R. B. Pillay


I love my husband, but tomorrow, I am going to push him into traffic. Well, maybe not tomorrow, but soon.

Tomorrow, we are going to get groceries. I cannot do it on the way to the store because we need to buy milk and eggs, and I would have to put off the trip to deal with the ambulance and hospital and police. And I cannot do it on the way from the store because the milk and eggs would spoil while I dealt with the ambulance and hospital and police.

So not tomorrow. But maybe the day after. We have dinner plans with the Renfrews that evening. At his favorite restaurant, too, that steak house near the corner of Main and 5th. That should be nice. We do not see the Renfrews much since they moved. A nice last meal with good friends. He will be full of sirloin and potatoes and beer, no doubt, and slow to react. It probably will not even take much, just a gentle nudge at the right moment.

I want to kill my husband because I love him, and the truth of the matter is that my love for him is killing me. I am, I admit, a worrier. Anxious by nature. Easily startled. And he is a runner. A leaper. Wherever he goes, he must get there as quickly as possible on those long legs of his. My husband is a tall man, but a fistful of inches seems to evaporate when he sits down. His height is all in his legs, you see. They are quite beautiful, those legs. I love those legs. Strange for a man to have shapely legs like his. Not typically muscular hocks but rather the long, lean stalks of a gazelle. He bounds across streets without even a glance to check for oncoming traffic while I am left standing on the sidewalk, teeth gritted and fists clenched so hard I can feel the skin stretching painfully across my knuckles. I wait for the thump of crumpling metal against wet meat and screams of bystanders—I imagine only sounds because I cannot even bear to look, my eyes trail toward the sky so that I won’t have to see the body of my husband whom I love so dearly fly through the air or crash against a windshield or be crushed under wheels.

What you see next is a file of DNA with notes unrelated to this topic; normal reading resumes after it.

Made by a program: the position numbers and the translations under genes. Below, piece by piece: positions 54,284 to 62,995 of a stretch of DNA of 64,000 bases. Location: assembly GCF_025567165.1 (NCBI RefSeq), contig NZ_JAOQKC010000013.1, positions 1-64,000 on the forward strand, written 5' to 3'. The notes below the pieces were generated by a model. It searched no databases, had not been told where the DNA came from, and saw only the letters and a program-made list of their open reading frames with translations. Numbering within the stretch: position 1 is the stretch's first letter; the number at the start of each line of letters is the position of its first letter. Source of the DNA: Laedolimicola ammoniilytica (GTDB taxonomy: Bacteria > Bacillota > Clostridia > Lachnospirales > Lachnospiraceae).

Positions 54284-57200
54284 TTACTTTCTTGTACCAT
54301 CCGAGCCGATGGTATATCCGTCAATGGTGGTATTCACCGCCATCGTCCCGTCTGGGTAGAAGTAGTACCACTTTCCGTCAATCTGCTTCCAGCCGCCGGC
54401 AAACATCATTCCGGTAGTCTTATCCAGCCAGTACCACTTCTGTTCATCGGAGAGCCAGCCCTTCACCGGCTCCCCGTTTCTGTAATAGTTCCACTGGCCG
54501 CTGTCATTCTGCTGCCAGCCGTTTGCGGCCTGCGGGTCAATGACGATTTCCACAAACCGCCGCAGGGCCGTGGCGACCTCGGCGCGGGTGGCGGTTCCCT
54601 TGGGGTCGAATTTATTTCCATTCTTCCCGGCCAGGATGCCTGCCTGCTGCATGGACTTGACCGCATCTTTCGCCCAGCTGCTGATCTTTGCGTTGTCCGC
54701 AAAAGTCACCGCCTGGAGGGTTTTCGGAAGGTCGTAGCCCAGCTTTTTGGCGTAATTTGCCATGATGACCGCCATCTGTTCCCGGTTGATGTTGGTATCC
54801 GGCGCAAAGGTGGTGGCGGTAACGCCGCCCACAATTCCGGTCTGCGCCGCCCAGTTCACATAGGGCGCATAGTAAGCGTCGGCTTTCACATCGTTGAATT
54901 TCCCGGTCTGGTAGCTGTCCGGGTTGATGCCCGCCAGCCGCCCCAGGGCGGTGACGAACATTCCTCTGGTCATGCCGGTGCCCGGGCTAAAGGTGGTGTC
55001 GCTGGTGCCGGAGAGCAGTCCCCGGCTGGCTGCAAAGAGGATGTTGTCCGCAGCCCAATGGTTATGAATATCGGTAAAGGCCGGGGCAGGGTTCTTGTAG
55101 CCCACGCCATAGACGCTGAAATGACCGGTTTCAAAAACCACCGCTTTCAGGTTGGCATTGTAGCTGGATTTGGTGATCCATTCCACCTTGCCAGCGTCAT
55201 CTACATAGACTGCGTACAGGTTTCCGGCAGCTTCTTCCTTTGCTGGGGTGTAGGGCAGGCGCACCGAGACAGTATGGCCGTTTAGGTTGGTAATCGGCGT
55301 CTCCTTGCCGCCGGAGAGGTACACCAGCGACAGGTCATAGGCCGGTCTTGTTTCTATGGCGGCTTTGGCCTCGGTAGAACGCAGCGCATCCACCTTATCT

And when none of the expected sounds reach my ears—ears he loves, ears he has punctuated with his gentle lips countless times—I turn my eyes back down to earth and see him standing safely on the other side of the road, hands on his hips or gesturing for me to follow or simply grinning like a damned fool. You may well call me a coward, for I have died far more than a thousand deaths over the past thirty years while waiting for his.

I am tired of waiting.

But not tomorrow.

Well, maybe not tomorrow.

But soon.

R. B. Pillay graduated from Columbia’s MFA writing program with a fiction concentration and was the recipient of the David Wong creative writing fellowship at the University of East Anglia. His fiction has appeared or is forthcoming in Gigantic, The White Review, Paper Darts, and elsewhere. He co-edits matchbook, a journal of indeterminate prose.